A Christmas Gift
The redwood forest is a wondrous place, nearly unbelievable the first time you visit. We walked the loop trail at Lady Bird Johnson Grove in Redwood National Park (CA). http://www.redwoodhikes.com/RNP/LBJ.html The path was wet from misty fog that drifted through the treetops. And what trees! They stood straight and tall, thickly barked columns that disappeared upward into the canopy. Two other hikers came along the trail. I nodded greeting, the woman replied in a whisper, and that is how we conversed. No one spoke out loud. Instinctively we knew this was a holy place, a natural cathedral.
Walking among those trees and thinking about how old they are sparks the imagination. I was awed by the fact that when a giant tree was a sprout in the ground, Jesus of Nazareth was walking the earth on the other side of the planet. In real time he shared the Good News that is still changing the world with a ministry of healing, forgiveness, and love. That realization led to the writing of this story.
The book was a labor of love. I wrote it as a Christmas present. One holiday season my husband, Don, and I decided not to buy gifts. Instead we would make something for each other. So I sat down and wrote this story as a gift for my husband, Don, who loved the redwoods as much as I do.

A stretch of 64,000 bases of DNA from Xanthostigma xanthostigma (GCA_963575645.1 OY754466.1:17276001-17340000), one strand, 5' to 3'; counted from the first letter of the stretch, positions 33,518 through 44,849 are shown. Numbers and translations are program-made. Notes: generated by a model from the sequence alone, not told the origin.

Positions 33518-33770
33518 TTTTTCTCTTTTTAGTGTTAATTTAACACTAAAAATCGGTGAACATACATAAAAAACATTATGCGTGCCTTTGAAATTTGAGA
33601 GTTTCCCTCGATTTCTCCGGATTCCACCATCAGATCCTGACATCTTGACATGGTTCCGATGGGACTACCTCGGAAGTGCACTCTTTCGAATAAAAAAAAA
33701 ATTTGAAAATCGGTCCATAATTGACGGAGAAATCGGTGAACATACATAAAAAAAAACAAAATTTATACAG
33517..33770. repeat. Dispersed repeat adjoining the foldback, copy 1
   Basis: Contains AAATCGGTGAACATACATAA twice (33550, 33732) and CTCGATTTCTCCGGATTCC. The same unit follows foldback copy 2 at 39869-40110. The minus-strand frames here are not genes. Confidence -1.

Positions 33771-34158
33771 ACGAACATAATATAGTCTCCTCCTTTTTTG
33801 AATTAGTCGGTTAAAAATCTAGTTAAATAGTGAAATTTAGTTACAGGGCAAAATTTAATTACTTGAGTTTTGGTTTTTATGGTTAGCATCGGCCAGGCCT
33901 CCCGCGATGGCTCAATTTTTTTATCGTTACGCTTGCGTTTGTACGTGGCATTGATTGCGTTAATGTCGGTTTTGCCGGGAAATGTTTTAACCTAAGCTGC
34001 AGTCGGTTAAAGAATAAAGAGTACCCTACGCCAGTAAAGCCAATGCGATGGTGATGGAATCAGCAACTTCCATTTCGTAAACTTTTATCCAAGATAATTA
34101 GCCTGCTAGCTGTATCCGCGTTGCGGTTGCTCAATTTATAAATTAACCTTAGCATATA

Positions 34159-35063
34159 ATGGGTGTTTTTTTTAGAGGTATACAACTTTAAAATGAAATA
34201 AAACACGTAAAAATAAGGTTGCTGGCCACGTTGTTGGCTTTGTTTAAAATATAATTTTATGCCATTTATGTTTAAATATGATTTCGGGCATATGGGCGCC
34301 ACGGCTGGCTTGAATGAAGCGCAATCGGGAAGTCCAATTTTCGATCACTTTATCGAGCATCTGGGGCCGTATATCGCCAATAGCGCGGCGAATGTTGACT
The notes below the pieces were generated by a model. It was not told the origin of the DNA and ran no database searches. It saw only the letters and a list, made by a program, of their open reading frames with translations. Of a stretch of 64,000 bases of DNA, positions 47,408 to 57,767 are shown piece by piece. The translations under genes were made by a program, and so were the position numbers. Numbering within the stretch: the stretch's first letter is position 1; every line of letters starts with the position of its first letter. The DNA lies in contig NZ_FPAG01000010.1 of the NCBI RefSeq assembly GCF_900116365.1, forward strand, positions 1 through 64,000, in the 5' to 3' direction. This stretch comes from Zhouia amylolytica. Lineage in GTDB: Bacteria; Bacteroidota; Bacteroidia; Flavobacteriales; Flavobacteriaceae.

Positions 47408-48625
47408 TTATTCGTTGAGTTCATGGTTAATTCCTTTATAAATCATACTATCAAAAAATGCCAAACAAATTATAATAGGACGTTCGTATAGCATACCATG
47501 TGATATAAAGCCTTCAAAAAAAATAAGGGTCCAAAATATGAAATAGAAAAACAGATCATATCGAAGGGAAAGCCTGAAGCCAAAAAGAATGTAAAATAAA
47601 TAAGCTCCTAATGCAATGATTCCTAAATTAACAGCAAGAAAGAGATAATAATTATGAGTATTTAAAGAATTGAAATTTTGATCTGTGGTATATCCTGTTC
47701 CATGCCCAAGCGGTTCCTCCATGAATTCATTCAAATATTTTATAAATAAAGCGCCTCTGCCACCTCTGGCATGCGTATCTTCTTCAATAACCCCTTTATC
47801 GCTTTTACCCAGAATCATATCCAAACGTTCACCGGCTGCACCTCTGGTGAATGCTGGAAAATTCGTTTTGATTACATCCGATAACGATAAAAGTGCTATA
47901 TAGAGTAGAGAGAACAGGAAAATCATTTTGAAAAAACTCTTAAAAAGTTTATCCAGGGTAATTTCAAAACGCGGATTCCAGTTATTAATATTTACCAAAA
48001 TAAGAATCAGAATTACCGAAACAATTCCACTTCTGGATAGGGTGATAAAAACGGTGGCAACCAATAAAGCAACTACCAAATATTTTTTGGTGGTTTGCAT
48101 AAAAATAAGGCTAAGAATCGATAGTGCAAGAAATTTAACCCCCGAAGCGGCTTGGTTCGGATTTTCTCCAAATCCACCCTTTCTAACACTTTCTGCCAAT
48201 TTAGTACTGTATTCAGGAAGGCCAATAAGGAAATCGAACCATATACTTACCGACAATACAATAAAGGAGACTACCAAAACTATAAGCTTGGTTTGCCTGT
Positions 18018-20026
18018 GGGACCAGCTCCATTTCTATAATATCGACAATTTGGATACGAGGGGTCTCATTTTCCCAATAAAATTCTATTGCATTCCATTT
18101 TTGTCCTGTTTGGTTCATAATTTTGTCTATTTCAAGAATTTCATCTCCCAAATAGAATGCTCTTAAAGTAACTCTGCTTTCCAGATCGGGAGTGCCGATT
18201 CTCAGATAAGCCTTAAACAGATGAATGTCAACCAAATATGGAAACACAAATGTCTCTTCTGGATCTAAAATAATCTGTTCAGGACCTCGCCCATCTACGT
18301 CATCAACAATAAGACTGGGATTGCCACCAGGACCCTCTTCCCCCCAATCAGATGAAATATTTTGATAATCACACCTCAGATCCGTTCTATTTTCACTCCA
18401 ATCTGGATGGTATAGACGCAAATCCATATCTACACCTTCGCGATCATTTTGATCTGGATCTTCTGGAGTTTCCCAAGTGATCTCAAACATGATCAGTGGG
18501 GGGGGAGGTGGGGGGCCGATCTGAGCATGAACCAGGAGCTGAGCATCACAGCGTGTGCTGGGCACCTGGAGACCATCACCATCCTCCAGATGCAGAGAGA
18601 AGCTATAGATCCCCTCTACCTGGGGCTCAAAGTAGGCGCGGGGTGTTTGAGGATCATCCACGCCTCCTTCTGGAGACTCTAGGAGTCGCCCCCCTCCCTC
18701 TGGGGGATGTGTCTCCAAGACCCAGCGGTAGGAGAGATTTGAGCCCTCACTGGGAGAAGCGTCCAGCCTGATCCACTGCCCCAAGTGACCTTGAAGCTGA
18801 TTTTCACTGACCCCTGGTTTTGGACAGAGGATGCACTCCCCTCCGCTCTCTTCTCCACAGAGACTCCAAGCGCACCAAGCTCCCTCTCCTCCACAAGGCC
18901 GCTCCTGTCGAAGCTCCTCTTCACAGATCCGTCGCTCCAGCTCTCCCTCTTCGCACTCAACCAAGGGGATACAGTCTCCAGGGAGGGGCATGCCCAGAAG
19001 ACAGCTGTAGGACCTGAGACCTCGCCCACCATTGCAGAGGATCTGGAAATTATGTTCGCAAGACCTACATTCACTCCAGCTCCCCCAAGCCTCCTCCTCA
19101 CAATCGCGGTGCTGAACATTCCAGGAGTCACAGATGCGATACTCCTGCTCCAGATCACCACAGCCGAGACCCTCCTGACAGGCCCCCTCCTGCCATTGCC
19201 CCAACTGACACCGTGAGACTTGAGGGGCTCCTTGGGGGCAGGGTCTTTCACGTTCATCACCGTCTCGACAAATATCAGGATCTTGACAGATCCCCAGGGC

We made the same camping trip to the Northern California Coast many times. We hiked the redwood trail first with our children, later with our grandchildren. We grew to respect the abundant life found there and resolved to help nurture and protect the forest.
I sketched plants and animals that we saw. For field sketching I used an HB pencil or drawing pen on standard drawing pad. Occasionally I used watercolor paper and applied a wash, then outlined with pen. I took color snapshots of the ferns, the gnarly burls, the cones, the understory, the lovely rhododendrons blooming. When it came time to render illustrations for the book, I had a lot to work from.
My favorite sketch I had to draw from memory. It happened one time as we were driving out of the park, I looked back to view the big creek alongside the road. Through a break in the trees I caught a glimpse of an elk herd splashing across the creek, heads lifted, following their leader, a magnificent bull elk. There was no place for us to pull off, no camera at hand, no time to draw. It was a moment frozen in time. I never forgot that arresting scene and used it as an illustration in the story. You will find it on p. 22.
I love the redwoods—the giant trees, the lovely understory, fields of ferns, the wildflowers, carpets of greenery, occasional glimpses of animals, all the abundant life found there. But above all, I am moved by the sense of history, living history in the plant community where we can find the past, present, and even the future hope of the forest.
Some of those trees mark the story of the ages, when God’s Son was born on earth. They echo those teachings. They await the return of our Savior. Till then it’s a place of wonder, of awe, and great beauty. It is a showcase for the Creator’s handiwork, a labor of love.
Have you been to the redwoods? If not, I hope it is on your bucket list. Find videos and information at Redwood National Park ( https://www.nps.gov/redw/index.htm ) Learn more at Save the Redwoods League. (http://Savetheredwoodsleague.org) .